How Does Hydraulic Fracturing ("Fracking") Affect Fresh Water?




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A hydraulic fracturing rig in the Barnett Shale.


Hydraulic fracturing or ”fracking” is a drilling process by which natural gas and oil are mined from the earth. Manufacturers use hydraulic fracturing to stimulate wells and recover gas from sources such as coal beds and shale gas formations underground. The process requires some of the most advanced equipment in the production business to fracture, or crack (hence “fracking”), underground rock formations, aiding the flow of oil or natural gas in areas that would otherwise not easily produce resources. The natural gas and oil industry has been using hydraulic fracturing since the 1940s. Today hydraulic fracking is one of the primary ways manufacturers retrieve natural gas. Fracking is performed in nine out of ten of the country’s natural gas wells.

 Here is a graphic on the process produced by ProPublica:


Graphic by ProPublica/Creative Commons

How Hydraulic Fracturing Works

Controversy behind hydraulic fracking centers on the negative impact the process may have on groundwater. Fracking requires the mixing of numerous chemicals with sand and water to complete the fracking process. The Environmental Protection Agency has raised concerns that some of these chemicals could contaminate drinking water and has launched an investigation into the issue. A report conducted by Cornell University concluded that hydraulic fracturing could potentially be worse for the environment than coal.

A bill passed by the Texas Senate in May 2011 requires oil and gas operators in the state to disclose the chemicals used in fracking on a website maintained by the Groundwater Protection Council and the Interstate Oil and Gas Compact Commission. Operators must also file a list of chemicals used with the Railroad Commission of Texas.

July 3, 2013

From ProPublica: When the Environmental Protection Agency abruptly retreated on its multimillion-dollar investigation into water contamination in a central Wyoming natural gas field last month, it shocked environmentalists and energy industry supporters alike. In 2011, the agency had issued a blockbuster draft report saying that the controversial practice of fracking was to blame for the [...]

June 27, 2013

A Tale of Two Counties: How Drilling Makes Some Flush With Cash

map of fracking

But for Those Outside the Boom, It’s Business as Usual It’s been over four years since a drilling company first drilled for (and hit) oil and gas in the Eagle Ford Shale. Since then, the region has become an economic engine for Texas , and to some degree, the country. While the region has seen several downsides to the [...]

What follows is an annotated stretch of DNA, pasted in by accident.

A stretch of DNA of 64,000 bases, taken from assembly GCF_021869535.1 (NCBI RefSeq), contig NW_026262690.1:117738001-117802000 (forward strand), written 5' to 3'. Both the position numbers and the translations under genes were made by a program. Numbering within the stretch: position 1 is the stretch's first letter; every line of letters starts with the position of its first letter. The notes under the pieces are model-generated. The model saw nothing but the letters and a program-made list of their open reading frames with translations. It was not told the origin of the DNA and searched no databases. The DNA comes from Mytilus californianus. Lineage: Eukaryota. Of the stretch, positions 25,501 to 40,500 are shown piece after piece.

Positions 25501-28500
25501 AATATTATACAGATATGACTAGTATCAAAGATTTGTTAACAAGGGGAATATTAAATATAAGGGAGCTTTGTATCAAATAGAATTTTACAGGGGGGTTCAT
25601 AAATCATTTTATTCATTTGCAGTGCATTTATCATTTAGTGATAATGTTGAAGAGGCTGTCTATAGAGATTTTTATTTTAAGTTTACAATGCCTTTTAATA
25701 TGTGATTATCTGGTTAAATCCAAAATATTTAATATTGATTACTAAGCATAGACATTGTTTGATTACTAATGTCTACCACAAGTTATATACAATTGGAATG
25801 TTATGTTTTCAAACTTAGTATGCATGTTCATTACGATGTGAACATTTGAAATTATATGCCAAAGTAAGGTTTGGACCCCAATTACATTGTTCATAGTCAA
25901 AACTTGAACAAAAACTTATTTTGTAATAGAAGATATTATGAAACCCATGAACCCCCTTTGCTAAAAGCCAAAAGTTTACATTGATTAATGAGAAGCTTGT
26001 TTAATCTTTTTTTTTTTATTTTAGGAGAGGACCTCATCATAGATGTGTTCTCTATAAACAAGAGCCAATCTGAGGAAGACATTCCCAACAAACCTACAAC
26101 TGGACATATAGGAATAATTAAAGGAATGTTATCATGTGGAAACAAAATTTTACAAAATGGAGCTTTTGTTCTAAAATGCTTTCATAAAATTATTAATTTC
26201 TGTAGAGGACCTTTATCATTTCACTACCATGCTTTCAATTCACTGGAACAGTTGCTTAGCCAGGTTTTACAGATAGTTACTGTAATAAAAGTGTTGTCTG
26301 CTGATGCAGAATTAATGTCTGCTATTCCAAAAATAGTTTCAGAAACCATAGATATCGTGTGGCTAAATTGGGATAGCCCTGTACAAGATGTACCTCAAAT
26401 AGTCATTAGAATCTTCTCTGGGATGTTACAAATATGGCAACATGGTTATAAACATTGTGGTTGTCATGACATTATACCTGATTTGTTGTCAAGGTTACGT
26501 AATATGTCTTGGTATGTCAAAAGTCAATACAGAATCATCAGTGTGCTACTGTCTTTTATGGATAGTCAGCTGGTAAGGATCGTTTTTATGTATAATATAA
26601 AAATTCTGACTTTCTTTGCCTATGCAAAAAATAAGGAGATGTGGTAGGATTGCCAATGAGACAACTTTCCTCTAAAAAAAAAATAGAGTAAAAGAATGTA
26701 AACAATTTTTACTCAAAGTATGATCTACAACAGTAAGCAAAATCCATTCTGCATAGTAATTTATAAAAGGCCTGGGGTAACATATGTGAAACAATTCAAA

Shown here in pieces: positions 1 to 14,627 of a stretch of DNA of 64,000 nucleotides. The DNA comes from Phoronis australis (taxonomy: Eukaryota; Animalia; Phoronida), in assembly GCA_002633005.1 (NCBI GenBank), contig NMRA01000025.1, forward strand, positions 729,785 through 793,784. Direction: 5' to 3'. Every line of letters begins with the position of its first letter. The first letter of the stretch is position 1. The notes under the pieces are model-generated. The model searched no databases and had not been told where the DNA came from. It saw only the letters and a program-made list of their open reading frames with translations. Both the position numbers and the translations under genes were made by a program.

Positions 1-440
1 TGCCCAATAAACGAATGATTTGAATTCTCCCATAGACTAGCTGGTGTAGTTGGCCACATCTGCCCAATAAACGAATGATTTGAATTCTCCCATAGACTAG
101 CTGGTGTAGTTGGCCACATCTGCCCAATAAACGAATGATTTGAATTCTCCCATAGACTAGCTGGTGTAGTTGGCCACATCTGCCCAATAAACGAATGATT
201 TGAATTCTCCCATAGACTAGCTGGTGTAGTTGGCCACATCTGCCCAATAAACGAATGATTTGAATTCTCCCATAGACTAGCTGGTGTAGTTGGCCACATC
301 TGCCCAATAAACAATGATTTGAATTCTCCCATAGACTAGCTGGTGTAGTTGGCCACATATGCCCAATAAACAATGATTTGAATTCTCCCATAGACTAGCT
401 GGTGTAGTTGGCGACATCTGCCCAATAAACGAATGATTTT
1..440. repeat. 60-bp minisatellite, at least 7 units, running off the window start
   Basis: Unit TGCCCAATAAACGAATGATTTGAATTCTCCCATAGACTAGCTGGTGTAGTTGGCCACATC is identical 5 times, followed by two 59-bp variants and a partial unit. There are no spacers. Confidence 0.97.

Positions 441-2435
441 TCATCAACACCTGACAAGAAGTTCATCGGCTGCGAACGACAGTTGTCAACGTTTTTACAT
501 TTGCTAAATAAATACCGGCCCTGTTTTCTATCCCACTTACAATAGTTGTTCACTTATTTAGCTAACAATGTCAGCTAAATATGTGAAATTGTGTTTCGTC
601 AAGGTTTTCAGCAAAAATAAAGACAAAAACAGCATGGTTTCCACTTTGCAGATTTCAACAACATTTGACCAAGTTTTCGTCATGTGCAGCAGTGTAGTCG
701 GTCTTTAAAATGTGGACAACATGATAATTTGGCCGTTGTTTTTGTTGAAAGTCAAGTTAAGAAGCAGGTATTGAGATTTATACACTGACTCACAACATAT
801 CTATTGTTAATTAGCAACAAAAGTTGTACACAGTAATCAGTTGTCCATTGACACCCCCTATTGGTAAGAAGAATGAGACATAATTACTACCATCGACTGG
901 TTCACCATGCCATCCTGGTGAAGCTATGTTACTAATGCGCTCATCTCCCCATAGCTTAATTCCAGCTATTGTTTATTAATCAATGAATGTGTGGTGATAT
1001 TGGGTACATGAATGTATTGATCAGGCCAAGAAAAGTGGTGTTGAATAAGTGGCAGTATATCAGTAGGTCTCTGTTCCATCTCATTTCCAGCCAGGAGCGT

June 13, 2013


Oil and gas and energy special interest groups outspent others by a large margin during the regular session of the Texas legislature this year. 19 cents of every dollar spent on lobbying belonged to the energy and natural resources industry, according to a new report by Texans for Public Justice, a state watchdog group. And [...]

June 10, 2013

Abandoned Oil Equipment Spurs Pollution Fears in Texas

Landowner Stuart Carter, in Central Texas near the town of Luling, has years of abandoned oil equipment on his property. Here, two oil wooden oil tanks that he says date to the 1920s.

From the Texas Tribune: LULING — Amid the dry weeds on a 470-acre ranch here, a rusted head of steel pokes up, a vestige of an oil well abandoned decades ago. Across the field stand two huge, old wooden oil tanks, one of them tilting like a smokestack on the Titanic. “Basically I get 61 acres [...]

June 4, 2013

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Increased use of natural gas to generate power in the U.S. is contributing to a decline in greenhouse gas emissions, according to a new report from the Center for Climate and Energy Solutions (C2ES) out today. While coal still makes up a substantial percentage of the nation’s electricity, particularly when power demands rise in the [...]

May 24, 2013

Railroad Commission Adopts New Well Construction Rules

The lead oil and gas regulator in Texas passed new rules for fracking and drilling wells today. (Photo of a Cabot natural gas drill at a fracking site in Pennsylvania.)

The Texas Railroad Commission passed a long-awaited rule on Friday to strengthen the construction of oil and gas wells. The rule, known as the “well-integrity rule,” passed by a unanimous vote among the three commissioners. It will take effect next January, and will update the commission’s requirements for the process of drilling wells, putting pipe down [...]